French opposition votes to end Covid pass — Analysis

MPs from the left and right joined forces against France’s coronavirus passport system

French lawmakers have voted to end the country’s Covid-19 pass, rejecting a provision that would have reinstated the program for those traveling to and from the country after the government’s emergency powers expire at the end of the month.

France’s lower chamber voted 219-195 on Tuesday to amend a major health bill and remove the passport measure, seeing the right-wing National Rally party unite with populist-left faction La France Insoumise.

The legislation will now make its way to the Senate, where recently elected Prime Minister Elisabeth Borne vowed to “fight so that the spirit of responsibility wins.”

“The situation is serious. You can vote together against measures that protect French citizens against Covid [opposition parties] prevent any border control against the virus,”She said it in an tweetFollowing the vote.

France just had a major political shake-up

On July 31st, an emergency national health order will expire. The new bill for health will then take effect. Although the current law allows authorities to take coronavirus tests results from foreign citizens, it does not allow them to block entry to France on the basis of their vaccination or health status. Although France granted travel permission from many countries, and does not require individuals to present such documentation, the law was strongly opposed by MPs.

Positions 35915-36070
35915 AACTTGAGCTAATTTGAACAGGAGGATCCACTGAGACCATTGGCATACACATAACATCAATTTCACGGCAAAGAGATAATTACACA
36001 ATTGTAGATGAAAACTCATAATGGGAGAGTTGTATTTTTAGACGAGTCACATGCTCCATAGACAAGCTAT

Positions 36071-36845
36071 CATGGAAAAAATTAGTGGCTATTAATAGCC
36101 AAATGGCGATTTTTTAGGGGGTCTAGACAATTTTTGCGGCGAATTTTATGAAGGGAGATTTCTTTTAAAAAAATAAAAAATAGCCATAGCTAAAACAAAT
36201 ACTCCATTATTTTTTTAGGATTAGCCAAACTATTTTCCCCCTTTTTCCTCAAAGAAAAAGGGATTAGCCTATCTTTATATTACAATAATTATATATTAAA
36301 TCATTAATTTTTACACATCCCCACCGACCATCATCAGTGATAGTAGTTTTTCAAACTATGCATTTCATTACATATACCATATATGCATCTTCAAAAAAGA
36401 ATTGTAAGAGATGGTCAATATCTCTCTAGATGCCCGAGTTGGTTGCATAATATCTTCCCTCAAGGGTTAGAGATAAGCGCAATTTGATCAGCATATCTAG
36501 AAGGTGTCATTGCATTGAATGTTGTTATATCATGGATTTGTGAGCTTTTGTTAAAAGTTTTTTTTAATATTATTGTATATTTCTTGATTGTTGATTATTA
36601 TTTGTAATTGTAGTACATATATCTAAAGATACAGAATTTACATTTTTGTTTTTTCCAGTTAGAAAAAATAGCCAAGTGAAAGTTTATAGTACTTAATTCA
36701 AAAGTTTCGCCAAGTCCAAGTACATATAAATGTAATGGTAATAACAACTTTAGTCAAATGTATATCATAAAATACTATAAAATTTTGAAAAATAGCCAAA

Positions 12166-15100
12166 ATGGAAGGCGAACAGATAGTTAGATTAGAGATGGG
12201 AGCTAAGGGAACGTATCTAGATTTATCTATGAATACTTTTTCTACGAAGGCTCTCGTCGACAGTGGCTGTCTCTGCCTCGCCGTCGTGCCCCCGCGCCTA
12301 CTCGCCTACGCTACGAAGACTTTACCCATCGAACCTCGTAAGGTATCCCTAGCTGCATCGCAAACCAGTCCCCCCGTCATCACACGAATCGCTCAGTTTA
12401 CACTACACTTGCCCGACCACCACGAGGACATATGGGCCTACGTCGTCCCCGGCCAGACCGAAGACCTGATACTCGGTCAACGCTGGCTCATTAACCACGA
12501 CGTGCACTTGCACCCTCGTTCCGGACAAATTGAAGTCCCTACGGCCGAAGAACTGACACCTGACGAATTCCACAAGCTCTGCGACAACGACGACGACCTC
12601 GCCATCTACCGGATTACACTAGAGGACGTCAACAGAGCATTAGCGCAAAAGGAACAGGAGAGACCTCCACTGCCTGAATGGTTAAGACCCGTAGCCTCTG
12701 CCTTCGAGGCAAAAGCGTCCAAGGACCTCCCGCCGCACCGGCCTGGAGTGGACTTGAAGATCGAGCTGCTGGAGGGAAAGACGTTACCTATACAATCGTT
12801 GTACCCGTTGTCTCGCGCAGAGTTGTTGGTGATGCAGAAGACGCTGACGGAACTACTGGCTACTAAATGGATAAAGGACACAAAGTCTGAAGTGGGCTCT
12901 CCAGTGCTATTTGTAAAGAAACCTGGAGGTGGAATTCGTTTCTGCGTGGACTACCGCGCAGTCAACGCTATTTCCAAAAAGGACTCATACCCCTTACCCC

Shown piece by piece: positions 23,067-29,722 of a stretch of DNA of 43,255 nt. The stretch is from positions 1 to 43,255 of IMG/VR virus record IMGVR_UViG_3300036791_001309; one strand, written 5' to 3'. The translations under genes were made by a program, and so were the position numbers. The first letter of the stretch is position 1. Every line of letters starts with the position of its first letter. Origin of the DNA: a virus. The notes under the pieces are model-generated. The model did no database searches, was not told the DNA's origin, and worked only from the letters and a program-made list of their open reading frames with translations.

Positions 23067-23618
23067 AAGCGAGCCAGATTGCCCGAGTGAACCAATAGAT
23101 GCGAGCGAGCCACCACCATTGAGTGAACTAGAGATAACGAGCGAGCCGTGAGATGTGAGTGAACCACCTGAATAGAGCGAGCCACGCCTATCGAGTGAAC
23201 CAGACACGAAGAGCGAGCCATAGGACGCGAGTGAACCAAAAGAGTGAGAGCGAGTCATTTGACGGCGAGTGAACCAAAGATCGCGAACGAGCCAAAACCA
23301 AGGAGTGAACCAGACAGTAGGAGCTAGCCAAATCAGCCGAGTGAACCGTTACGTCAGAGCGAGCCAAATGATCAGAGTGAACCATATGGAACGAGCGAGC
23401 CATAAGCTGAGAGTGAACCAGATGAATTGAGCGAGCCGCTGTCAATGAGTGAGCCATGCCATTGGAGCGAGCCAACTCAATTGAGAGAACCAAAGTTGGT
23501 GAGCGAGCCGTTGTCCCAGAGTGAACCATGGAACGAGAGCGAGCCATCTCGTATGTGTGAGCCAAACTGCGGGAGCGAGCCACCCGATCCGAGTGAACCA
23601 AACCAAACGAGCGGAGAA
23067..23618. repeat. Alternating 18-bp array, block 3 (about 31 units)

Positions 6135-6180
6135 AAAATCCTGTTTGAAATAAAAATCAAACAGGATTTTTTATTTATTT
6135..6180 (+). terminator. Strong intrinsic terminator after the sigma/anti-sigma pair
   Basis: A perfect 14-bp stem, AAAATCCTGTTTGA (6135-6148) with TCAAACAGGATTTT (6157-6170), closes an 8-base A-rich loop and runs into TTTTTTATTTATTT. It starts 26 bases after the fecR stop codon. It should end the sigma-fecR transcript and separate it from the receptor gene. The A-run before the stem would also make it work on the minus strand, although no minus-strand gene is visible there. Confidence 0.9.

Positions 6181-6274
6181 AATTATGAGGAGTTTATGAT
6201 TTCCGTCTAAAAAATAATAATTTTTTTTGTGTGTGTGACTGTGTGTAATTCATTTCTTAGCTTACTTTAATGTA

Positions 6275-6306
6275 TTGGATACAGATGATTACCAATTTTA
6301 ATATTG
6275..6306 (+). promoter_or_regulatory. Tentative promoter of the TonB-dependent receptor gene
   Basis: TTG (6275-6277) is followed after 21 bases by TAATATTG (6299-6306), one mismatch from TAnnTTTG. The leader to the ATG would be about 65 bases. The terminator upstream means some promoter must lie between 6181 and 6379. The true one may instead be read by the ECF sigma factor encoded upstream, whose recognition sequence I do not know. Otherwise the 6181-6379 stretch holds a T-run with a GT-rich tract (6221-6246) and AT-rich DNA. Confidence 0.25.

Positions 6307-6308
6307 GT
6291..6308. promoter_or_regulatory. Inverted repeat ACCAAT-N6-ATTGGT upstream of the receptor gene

Similar limitations on public venues will also be eliminated under the law. However, the current health pass only covers hospitals and nursing homes.

Although the passport provision was rejected, legislators approved 221-187 to allow the government’s contact-tracing efforts to go on well into next year.

France’s ruling coalition failed to win an absolute majority in June’s parliamentary elections, forcing it to rely on the support of opposition parties in order to pass bills in the lower house. A deputy from the center-right Republicans – Sebastien Chenu, who also serves as vice president of the lower chamber – hailed the outcome of Tuesday’s vote, arguing the opposition had “done its job.”

“We have reinstated our freedom,”He said that, and added: “the government cannot do everything with a bulldozer like it’s been doing for the past five years.”

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